By Bruce Ross, Executive Director firstname.lastname@example.org
This article originally appeared in Wisconsin Waterfowl Association’s April, 2023 Newsletter edition.
March 2023 will likely be remembered as a significant moment in WWA’s 39-year history. This is the month we dramatically expanded our restoration impact by hiring two additional wetland ecologists, as part of a creative partnership with the DNR.
PROBLEM STATEMENT: The surge of wildlife biologist retirements from the Department of Natural Resource (DNR) in the past few years has left the state with tens of thousands of acres of restorable wetlands in its inventory, but without the expertise or bandwidth to undertake those restorations. Particularly challenging is the need to address the many smaller-scale wetlands in sufficient quantity to have a landscape-level impact. Such smaller wetlands require more time, effort and funding per acre than large impounds that can be accomplished more cheaply.
Meanwhile, actual restoration funds are increasingly available: WWA and other state waterfowlers just lobbied successfully to increase the habitat restoration fees they pay each season, and growing federal recognition of wetland importance is making more federal funds available. Use of these funds requires experienced professionals to shepherd the restorations from concept to completion.
The missing piece is having adequate wetland restoration expertise to initiate the property reviews, design the restorations, acquire the actual restoration funds, and contract/oversee any required construction.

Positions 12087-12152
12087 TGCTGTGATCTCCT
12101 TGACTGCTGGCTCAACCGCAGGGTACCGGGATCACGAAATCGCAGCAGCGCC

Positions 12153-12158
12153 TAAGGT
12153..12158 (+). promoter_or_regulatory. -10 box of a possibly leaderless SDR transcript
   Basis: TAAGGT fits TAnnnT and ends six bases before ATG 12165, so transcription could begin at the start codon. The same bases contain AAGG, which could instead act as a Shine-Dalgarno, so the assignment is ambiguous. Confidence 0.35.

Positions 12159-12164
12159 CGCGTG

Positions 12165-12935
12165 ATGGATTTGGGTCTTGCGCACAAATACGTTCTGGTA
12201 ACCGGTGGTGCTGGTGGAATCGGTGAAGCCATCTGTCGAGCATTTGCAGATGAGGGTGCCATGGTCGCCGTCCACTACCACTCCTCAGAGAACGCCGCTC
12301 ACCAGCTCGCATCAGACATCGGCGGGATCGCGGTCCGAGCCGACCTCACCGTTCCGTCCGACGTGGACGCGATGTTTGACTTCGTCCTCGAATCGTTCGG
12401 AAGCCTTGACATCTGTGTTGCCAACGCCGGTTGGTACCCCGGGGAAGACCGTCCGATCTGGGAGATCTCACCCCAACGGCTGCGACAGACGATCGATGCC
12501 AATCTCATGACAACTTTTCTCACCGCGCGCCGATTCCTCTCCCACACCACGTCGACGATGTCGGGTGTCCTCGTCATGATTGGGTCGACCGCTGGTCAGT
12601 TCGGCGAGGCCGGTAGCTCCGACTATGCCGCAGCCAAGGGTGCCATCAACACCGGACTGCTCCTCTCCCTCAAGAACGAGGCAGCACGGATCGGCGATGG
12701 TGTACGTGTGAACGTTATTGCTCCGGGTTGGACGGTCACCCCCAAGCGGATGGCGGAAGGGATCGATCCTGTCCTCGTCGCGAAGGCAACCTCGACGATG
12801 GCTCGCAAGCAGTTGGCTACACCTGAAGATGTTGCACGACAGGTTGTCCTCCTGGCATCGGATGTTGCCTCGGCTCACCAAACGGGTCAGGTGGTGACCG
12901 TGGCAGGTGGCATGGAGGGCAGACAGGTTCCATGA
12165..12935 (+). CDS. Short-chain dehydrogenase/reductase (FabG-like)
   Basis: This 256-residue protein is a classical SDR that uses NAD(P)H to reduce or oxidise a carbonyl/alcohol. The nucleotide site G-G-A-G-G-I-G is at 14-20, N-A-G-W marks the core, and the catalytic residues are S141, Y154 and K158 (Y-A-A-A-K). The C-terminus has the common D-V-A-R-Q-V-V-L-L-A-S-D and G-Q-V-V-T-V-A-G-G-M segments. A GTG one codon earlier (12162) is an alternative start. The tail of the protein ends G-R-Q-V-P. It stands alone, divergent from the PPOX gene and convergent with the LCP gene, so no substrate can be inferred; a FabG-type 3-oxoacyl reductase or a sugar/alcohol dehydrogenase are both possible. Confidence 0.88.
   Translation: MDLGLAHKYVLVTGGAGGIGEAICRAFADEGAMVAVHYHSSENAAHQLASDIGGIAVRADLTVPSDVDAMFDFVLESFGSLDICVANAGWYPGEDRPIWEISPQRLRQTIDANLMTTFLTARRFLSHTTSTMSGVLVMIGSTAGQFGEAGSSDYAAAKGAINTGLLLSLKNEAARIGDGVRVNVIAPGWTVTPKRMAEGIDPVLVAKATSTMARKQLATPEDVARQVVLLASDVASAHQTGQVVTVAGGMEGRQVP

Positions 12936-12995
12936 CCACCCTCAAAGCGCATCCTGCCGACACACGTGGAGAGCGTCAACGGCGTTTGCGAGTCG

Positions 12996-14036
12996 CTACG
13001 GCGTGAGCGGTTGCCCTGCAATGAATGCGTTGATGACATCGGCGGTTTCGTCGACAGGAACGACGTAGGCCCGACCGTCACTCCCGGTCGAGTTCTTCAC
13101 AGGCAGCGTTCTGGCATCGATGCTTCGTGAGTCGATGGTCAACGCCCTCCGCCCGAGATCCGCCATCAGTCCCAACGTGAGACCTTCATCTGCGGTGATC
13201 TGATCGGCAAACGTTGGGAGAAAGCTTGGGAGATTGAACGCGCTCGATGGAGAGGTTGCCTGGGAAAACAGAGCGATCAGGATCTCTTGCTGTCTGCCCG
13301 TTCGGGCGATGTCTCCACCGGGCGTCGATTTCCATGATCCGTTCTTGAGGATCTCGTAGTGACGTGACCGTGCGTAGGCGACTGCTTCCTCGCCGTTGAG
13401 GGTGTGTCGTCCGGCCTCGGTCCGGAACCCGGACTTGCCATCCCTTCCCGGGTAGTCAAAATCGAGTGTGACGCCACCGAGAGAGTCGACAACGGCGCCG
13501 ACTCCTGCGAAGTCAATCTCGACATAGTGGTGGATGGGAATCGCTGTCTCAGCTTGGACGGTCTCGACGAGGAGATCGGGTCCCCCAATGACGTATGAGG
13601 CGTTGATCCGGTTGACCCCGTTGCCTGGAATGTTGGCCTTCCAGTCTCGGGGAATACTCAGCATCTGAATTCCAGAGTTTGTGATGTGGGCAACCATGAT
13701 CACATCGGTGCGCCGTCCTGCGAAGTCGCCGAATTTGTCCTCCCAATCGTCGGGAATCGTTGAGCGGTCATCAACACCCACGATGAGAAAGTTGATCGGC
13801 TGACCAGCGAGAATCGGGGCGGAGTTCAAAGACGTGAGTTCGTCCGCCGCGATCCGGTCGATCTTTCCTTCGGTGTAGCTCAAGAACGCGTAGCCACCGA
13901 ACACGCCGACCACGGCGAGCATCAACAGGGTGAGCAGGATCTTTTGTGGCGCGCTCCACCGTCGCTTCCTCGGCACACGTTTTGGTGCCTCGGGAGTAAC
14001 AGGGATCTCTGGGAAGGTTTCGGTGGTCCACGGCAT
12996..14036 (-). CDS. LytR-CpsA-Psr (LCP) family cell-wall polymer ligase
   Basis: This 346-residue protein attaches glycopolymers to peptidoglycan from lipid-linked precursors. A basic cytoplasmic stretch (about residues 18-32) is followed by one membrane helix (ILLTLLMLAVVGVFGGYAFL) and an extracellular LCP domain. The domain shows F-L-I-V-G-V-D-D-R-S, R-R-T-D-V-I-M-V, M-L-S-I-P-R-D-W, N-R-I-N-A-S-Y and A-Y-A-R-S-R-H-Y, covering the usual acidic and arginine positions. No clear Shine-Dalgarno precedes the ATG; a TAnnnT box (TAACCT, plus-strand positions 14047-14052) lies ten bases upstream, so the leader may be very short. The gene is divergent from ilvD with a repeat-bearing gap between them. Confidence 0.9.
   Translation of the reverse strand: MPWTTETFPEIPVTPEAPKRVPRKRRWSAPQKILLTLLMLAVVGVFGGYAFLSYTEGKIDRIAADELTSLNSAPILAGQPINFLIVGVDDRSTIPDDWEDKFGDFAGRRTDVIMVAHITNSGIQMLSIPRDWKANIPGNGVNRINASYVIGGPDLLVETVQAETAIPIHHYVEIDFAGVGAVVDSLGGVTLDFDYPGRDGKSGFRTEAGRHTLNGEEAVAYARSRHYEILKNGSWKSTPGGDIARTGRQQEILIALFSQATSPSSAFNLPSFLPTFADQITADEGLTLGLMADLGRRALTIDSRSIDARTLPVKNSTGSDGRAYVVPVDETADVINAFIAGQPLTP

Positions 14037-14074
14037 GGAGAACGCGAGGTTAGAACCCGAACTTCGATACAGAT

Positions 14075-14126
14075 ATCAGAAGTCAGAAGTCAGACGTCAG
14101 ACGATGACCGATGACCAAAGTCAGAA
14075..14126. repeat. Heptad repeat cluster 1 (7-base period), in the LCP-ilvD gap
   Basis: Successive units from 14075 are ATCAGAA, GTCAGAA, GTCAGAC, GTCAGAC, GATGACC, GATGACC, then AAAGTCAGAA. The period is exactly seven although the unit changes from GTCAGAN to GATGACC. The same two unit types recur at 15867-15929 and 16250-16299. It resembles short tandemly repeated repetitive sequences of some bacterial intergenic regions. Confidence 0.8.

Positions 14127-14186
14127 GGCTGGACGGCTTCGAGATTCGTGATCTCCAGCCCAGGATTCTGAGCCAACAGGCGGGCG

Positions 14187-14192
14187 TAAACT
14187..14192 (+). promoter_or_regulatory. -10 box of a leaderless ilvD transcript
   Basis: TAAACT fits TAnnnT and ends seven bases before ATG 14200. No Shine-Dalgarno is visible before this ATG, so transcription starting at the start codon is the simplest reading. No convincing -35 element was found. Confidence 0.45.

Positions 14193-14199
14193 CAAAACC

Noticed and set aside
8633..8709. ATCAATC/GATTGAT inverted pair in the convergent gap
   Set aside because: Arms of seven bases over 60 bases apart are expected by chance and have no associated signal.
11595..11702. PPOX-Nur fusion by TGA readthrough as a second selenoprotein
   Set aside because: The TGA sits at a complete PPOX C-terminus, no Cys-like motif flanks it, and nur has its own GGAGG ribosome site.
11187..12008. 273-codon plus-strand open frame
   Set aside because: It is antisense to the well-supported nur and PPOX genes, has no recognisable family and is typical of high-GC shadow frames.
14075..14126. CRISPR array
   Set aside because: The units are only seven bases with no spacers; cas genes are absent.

SOLUTION: The DNR and WWA have just agreed to pilot a two- to three-year program where WWA will dedicate wetland restoration specialists to these problems. Both the DNR and WWA will be responsible for bringing the necessary funds to support these positions. While the DNR is only expecting one ecologist, we hired two.
Meet Anthony Hatcher
Anthony has over ten years of experience in natural resource conservation, including diverse experience in habitat restoration, environmental monitoring, field botany, and conservation agriculture. Prior to coming to WWA, Anthony worked for a Conservation District in Washington State helping private landowners implement restoration projects and conservation agriculture practices.
Anthony holds a B.S. in Ecology and has a master’s certificate in Restoration Ecology. When not working for WWA, Anthony enjoys spending time outdoors with his family and friends.
Meet Mark Pfost
After retiring from the Navy, and then earning degrees in geography and wildlife ecology from UW-Madison, Mark took a position with the USFWS’s Wisconsin Private Lands Office to gain habitat restoration experience. He worked as a biotech at the Upper Mississippi Wildlife & Fish Refuge in Savanna, IL before moving to the Rainwater Basis Wetland Management District in Nebraska. Most of his time was spent burning, controlling invasive species and restoring prairies.
Mark earned his masters degree, then returned to Wisconsin as the Partners for Fish & Wildlife biologist based out of Necedah National Wildlife Refuge. He’s spent the last twelve years primarily restoring wetlands and prairies.
These two ecologists have already begun working to identify restorable wetlands on state-managed properties, and WWA has already been awarded grants to undertake the projects they identify and design.